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I Are the functions for mixed derivative always equal?

  1. Nov 5, 2016 #1
    Hi all, I understand that the mixed partial derivative at some point may not be equal if the such mixed partial derivative is not continuous at the point, but are the actual functions of mixed partial derivatives always equal? In other words, if I simply compute the mixed partial derivatives without using the limit definition or in the point, do I get the same functions which are discontinuous only at the critical point?
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  3. Nov 5, 2016 #2

    Simon Bridge

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    How would you go about computing any derivative without using the limit definition?
    The limit definition is what a derivative is...

    Can you express your question as a mathematical statement.
    ie. ##\partial_{xy}f(x,y) \neq \partial_{yx}f(x)## says the mixed partials of function f are not the same if the order of differentiation is reversed.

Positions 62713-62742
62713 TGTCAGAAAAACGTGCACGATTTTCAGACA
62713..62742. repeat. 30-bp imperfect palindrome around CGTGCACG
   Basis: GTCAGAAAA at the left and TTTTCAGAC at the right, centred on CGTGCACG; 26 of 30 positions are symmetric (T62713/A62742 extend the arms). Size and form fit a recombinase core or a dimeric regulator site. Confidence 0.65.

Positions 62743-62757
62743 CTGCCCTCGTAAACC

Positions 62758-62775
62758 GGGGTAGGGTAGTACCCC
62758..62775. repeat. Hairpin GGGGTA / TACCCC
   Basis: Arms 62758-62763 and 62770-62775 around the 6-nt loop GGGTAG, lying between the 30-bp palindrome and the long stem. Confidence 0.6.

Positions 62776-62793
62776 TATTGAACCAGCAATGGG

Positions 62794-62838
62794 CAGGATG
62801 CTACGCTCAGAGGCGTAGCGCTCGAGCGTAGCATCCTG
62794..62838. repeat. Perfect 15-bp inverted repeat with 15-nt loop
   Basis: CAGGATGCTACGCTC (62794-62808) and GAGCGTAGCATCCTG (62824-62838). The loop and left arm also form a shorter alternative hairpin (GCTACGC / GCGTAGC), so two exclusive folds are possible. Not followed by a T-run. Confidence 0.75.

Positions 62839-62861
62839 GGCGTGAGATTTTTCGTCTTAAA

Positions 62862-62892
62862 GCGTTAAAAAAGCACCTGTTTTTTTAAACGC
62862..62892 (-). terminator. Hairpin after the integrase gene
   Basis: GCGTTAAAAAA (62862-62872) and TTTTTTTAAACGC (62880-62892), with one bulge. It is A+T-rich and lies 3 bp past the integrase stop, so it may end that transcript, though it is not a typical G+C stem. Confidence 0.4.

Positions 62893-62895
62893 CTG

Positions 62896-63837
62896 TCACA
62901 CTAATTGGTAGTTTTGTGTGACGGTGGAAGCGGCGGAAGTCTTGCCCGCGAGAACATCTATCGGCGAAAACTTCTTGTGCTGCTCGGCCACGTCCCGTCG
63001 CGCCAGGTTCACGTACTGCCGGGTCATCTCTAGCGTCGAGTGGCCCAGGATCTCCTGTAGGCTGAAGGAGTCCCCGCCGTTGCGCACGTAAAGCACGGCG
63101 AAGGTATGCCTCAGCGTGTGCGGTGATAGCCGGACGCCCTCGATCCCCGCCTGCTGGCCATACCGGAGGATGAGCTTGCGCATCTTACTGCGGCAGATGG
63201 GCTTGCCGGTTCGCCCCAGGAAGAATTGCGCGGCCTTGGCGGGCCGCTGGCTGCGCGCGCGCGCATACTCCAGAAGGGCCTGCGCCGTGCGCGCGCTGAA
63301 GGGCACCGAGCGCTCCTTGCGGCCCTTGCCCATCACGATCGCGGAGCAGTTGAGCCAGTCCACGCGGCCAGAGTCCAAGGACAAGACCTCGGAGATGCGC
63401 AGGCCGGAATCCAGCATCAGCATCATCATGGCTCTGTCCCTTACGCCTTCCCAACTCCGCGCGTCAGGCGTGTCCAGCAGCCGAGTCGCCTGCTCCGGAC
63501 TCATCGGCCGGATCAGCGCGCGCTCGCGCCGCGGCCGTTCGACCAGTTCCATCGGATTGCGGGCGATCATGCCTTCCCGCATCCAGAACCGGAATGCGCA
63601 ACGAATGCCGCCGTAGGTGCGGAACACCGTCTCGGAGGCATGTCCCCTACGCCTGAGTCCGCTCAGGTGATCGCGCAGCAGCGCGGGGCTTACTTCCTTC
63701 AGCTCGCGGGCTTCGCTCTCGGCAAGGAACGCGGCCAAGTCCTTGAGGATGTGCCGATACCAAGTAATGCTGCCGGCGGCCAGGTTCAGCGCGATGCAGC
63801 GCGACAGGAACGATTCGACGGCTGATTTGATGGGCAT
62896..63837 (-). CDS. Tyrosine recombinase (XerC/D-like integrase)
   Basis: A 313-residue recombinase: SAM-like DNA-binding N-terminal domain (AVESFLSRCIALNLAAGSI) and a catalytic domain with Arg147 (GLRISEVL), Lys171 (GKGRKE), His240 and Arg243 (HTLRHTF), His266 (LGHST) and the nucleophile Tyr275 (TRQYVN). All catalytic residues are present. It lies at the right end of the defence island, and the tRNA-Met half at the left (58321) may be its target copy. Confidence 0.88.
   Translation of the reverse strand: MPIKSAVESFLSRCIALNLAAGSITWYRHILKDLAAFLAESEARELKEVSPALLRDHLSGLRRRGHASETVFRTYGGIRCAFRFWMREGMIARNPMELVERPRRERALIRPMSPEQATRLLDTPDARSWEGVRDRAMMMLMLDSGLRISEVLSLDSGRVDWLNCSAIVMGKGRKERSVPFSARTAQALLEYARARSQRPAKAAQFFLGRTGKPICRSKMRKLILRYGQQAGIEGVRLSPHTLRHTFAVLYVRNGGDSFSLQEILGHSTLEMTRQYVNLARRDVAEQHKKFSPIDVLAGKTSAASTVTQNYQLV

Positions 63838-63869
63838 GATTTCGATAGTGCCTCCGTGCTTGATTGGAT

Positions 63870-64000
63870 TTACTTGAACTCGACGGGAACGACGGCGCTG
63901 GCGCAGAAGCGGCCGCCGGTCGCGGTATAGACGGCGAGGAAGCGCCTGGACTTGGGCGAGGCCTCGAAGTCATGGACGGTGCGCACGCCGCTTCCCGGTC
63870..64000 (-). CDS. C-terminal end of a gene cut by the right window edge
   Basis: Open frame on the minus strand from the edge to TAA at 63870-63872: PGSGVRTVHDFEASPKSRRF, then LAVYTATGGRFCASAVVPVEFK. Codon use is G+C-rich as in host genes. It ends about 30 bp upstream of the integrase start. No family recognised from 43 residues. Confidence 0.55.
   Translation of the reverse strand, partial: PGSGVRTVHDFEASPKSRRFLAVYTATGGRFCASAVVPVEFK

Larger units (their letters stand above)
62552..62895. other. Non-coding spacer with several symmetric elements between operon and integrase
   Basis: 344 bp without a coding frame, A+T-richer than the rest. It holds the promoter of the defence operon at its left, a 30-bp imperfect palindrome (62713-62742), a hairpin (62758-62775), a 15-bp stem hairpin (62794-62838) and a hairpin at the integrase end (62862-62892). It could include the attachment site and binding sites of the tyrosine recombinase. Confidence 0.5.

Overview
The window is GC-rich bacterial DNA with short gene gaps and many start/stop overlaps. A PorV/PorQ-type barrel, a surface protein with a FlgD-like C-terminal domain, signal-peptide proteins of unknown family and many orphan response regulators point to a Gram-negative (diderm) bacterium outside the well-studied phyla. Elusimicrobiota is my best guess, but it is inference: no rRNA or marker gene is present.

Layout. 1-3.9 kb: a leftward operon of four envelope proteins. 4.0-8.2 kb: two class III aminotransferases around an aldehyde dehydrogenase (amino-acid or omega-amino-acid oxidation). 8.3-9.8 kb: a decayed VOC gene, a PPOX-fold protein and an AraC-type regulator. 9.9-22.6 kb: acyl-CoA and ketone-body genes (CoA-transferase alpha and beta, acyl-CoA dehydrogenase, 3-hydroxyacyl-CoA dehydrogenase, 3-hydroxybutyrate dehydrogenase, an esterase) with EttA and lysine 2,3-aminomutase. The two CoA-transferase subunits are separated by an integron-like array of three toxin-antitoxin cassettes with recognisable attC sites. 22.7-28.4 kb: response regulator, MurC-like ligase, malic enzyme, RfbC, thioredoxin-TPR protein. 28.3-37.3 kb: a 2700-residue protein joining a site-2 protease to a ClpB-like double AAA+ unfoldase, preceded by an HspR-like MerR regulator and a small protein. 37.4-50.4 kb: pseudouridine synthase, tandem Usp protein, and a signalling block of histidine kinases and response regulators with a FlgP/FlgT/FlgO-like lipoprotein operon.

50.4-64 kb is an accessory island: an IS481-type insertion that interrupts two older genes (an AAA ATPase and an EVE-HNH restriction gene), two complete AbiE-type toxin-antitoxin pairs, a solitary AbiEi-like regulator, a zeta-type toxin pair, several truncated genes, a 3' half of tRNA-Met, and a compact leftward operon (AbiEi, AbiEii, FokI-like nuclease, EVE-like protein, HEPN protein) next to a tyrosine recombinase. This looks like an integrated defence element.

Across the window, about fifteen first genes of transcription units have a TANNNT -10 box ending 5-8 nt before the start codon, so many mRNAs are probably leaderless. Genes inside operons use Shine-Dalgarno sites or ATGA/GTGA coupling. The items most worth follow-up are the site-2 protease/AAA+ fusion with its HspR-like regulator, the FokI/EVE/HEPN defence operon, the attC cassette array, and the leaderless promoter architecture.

Is this what you mean by "the mixed partial derivative at some point may not be equal"?

    ... a function of mixed partials would be like ##f(g_1,g_2):\; g_1=\partial_{xy}g(x,y),\; g_2=\partial_{yx}g(x,y)##, is that what you mean?

    I am not clear on the question here:
    Are you asking: if ##g(x,y)## has discontinuity point p, do ##g_1## and ##g_2## also have discontinuities at point p?
  4. Nov 5, 2016 #3


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    Last edited: Nov 5, 2016
  5. Nov 5, 2016 #4
    Sorry about the confusion. What I want to ask is that, for example, is it possible to have a function f(x,y) such that fxy = x while fyx = y ?
  6. Nov 6, 2016 #5

    Simon Bridge

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    See how much clearer it is when you use maths as a language?
    Take a look at the references in post #3 and see if you can find one for that specific situation.
  7. Nov 6, 2016 #6
    Yes I have looked at both pages but both pages only talk about whether mixed second derivatives are equal at a specific point. I want to know whether fxy and fyx will always look the same in their function forms...
  8. Nov 6, 2016 #7


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    Well, that would require them to be equal at every point, so ...
  9. Nov 6, 2016 #8


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    That means that ##f_x## and ##f_y## are continuous, hence they must be equal. So, that is impossible.
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